The Citi Simplicity balance transfer offer is a 0% APR for 21 months, with a 5% balance transfer fee ($5 min.) and a $0 annual fee. Citi Simplicity’s 0% balance transfer APR starts when you transfer your balance and you have four months from account opening to do that.
If you have the good or excellent credit needed for approval, you’ll be able to transfer a balance of at least $476 to Citi Simplicity. The card’s minimum limit is $500 and the total amount of your balance transfer (including the fee) can’t exceed the limit you’re assigned.
2018 Citi Simplicity balance transfer offer:
Intro APR: 0% for 21 months, starting the day your balance is transferred.
Balance Transfer Fee: 5% of the transfer amount (min. $5)
Transfer Window: Balance must be transferred within 4 months of account opening
Balance Transfer Limit: $500+
Transfer Processing Time: 14 days
Regular APR: 15.99% to 25.99%, depending on creditworthiness
Min. Credit Score: 700
You have to weigh the 21 months no interest against the hefty 5% transfer fee. There are plenty of other balance transfer cards that charge 3% or even a $0 transfer fee instead. Alternative options are Chase Slate with 15 months no interest and a $0 transfer fee, and Amex EveryDay credit card with 12 months no interest and a $0 transfer fee for the first 60 days.
A balance transfer does not affect your credit score directly. Balance transfers aren’t flagged on your credit reports, and credit scoring companies don’t specifically factor them into their evaluation criteria. However, a balance transfer can lead to changes in your financial profile that will affect your credit score.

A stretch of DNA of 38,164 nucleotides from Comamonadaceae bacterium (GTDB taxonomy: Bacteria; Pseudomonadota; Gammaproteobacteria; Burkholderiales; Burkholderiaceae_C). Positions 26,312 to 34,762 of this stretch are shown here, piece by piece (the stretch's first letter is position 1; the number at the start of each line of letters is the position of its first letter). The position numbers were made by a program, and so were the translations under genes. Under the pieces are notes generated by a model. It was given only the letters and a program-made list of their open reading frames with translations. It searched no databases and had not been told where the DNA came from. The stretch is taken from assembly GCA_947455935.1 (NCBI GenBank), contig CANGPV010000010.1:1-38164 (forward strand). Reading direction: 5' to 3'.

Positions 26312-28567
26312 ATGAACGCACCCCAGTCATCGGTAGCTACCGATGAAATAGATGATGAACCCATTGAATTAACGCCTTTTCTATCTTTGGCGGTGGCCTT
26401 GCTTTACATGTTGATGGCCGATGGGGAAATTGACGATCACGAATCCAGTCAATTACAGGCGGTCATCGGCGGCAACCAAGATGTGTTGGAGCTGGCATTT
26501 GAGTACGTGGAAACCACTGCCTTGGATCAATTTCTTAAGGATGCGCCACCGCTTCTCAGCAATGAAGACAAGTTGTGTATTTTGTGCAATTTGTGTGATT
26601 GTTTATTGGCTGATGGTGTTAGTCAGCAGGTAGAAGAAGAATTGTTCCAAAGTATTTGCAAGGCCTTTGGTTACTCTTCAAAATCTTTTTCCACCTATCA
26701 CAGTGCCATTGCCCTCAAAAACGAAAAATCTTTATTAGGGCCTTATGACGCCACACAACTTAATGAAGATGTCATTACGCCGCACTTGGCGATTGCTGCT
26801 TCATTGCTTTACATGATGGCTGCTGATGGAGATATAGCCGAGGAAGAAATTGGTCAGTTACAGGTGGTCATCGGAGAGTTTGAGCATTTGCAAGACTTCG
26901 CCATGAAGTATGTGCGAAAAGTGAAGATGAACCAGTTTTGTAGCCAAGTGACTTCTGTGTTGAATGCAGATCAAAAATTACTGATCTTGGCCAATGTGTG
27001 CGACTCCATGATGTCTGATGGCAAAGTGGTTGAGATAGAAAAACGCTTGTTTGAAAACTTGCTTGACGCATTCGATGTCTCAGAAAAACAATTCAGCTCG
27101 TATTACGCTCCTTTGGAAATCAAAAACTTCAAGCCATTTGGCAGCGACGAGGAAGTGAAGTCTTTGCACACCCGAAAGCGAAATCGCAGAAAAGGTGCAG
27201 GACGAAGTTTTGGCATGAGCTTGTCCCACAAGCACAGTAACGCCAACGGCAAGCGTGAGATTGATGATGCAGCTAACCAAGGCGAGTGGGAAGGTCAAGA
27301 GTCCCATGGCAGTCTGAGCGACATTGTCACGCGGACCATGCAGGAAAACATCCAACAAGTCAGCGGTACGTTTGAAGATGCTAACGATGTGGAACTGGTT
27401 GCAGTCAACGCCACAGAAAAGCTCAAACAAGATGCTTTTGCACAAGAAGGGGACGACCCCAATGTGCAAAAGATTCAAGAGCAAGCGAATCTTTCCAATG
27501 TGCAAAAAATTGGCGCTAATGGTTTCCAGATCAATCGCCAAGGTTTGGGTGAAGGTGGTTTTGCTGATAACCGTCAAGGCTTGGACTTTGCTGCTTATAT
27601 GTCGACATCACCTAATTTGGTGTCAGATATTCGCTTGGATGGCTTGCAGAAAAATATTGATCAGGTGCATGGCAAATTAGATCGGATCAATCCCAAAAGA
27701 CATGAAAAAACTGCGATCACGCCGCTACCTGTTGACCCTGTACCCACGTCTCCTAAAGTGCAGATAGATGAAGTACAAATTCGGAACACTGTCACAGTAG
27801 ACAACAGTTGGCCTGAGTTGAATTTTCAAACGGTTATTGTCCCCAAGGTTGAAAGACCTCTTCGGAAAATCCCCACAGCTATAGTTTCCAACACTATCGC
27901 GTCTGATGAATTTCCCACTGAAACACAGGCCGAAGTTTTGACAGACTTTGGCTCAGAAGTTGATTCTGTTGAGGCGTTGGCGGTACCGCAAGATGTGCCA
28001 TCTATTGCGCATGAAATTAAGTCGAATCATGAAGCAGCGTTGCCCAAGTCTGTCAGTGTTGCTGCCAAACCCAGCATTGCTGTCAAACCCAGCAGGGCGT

For example, a balance transfer can lead to a high … read full answercredit utilization rate. Generally, you’ll want to use up less than 30% of a card’s credit limit. A balance transfer can wind up consuming much more than that, which isn’t great for your credit score.
In the best-case scenario, you’ll transfer your balance to a card with a credit limit much higher than the amount you need to transfer as well as pay off the original credit account in full. Then, the transferred balance won’t max out your new card, and you’ll be able to bring your old card’s utilization to zero.
Making payments on time is a crucial part of both maintaining a good credit score and using a balance transfer to your credit score’s advantage. Paying off the balance that you transfer and avoiding unnecessary debt in the future will also positively affect your credit score.
The amount that you can transfer to a credit card depends on the credit limit you’re approved for. A balance transfer entails using your new credit card to pay off a debt owed on another account, usually a credit card from a different issuer. So you can generally transfer as much as your available credit – your limit, minus amounts owed – will allow.… read full answer
It’s frustrating that you won’t know how much of your balance you’ll be able to transfer before applying for a balance transfer credit card. But a credit card company can’t tell how big of a credit line you’ll qualify for before thoroughly reviewing your credit history, income and debt obligations. Some credit cards may list the minimum credit limit you will get if approved in the terms and conditions, though.
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